I had taken Tallulah to a birthday party around the corner from our house in Berkeley. The highlight of the birthday party was to be the appearance of Mickey Mouse. Mickey was meant to be kept a secret. The children would gather and play for a bit and then Mickey Mouse would burst through the doors and surprise everyone. But it’s hard to keep a secret, especially a good one, from Tallulah, as it is so tempting to use any prospective treat as a bribe. To coax her into her car seat I had told her that if she ceased to struggle she would get to meet Mickey Mouse. In the flesh. She seemed pleased by the idea.
We arrived at the birthday party. Tallulah overcame the shyness she always experiences when she enters a crowded room and was soon playing with the other children. But there is no such thing as equilibrium in a room full of toddlers; something bad is always about to happen; and what happened was that the father of the birthday girl came over to say there was a problem with Mickey. The company that farmed out Mickey to children’s birthday parties had just phoned: Mickey was ill. The company had called around looking for a substitute. They had found one, but he lived six hours away. He was on his way, but he’d be late.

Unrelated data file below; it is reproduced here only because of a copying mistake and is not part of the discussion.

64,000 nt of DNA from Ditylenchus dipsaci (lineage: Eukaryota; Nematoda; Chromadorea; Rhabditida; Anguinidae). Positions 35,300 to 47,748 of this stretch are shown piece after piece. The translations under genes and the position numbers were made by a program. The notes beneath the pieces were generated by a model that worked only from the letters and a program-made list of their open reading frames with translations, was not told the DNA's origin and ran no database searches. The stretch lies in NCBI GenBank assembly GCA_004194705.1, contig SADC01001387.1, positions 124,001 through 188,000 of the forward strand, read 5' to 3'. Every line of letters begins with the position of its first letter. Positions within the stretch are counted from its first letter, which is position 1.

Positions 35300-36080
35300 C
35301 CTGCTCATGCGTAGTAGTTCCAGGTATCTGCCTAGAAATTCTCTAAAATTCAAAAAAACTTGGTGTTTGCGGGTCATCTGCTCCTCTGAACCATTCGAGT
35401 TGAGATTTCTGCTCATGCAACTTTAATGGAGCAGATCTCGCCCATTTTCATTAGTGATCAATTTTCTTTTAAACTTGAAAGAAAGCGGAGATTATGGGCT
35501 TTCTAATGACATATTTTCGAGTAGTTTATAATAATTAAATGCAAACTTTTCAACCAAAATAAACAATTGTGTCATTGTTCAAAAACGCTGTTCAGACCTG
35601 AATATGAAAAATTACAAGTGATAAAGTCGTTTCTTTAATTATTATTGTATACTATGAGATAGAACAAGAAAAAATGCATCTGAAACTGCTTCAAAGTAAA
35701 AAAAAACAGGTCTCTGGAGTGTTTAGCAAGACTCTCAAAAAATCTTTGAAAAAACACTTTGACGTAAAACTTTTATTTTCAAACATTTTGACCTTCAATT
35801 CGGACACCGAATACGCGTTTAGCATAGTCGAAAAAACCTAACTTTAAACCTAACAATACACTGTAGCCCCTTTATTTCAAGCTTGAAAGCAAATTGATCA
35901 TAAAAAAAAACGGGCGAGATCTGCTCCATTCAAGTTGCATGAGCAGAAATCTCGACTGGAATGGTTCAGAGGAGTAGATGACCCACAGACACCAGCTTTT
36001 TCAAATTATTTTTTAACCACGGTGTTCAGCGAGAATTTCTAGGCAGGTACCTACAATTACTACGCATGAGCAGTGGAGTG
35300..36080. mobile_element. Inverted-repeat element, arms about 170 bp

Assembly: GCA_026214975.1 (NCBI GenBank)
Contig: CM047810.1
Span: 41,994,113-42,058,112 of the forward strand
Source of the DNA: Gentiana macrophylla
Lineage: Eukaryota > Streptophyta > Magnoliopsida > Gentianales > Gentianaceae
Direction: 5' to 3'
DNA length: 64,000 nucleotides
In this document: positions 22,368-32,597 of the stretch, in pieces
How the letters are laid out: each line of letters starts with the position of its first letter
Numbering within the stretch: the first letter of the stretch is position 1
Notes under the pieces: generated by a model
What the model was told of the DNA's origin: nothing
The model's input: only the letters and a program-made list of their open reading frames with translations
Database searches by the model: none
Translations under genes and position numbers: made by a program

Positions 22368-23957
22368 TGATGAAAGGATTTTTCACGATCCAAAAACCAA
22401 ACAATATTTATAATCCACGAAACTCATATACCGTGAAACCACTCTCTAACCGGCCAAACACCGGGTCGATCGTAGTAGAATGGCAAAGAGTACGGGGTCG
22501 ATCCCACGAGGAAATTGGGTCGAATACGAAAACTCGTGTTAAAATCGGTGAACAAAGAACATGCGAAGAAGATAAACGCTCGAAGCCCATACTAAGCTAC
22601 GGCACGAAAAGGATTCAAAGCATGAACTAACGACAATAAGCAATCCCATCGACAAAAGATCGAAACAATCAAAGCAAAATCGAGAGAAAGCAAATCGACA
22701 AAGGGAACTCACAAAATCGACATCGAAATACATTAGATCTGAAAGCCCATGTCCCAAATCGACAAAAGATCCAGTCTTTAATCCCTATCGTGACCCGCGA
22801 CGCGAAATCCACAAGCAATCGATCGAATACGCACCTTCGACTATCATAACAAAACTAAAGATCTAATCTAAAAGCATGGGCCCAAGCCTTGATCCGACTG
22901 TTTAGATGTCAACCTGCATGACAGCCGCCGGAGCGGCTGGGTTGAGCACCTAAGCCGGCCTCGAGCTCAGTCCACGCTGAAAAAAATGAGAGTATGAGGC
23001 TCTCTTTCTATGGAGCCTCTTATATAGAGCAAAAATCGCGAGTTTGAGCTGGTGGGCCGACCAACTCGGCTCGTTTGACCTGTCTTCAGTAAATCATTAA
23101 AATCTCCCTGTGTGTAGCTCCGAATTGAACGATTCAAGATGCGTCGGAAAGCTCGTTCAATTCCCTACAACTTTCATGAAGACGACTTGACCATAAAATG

You had to admire the commitment. In six hours you can get from our house in Berkeley to Reno, Nev. Some poor guy who lived, in effect, in Reno had tossed his Mickey Mouse costume in the trunk of his car in the wee hours of that morning and was now hauling ass across the country to humor a room full of 3-year-olds. And he wasn’t even the real Mickey Mouse. He was an understudy.
An hour or so later Tallulah was off on one side of a large deck playing with a doll house. The other kids and adults mingled on the other side. I was munching a raw carrot and glancing across the deck every four seconds to ensure Tallulah hadn’t fallen off. Suddenly, onto the deck, between Tallulah and everyone else, burst Mickey Mouse. He wore all the official gear. But still there was something off about him. In the first place, he wasn’t alone. Trailing him was a ghoulish assistant, clutching balloons and sweating so profusely that one of the children turned to his mother and said, “Mommy, the man went swimming!” Together the two of them looked as if they had jogged, not driven, from Reno.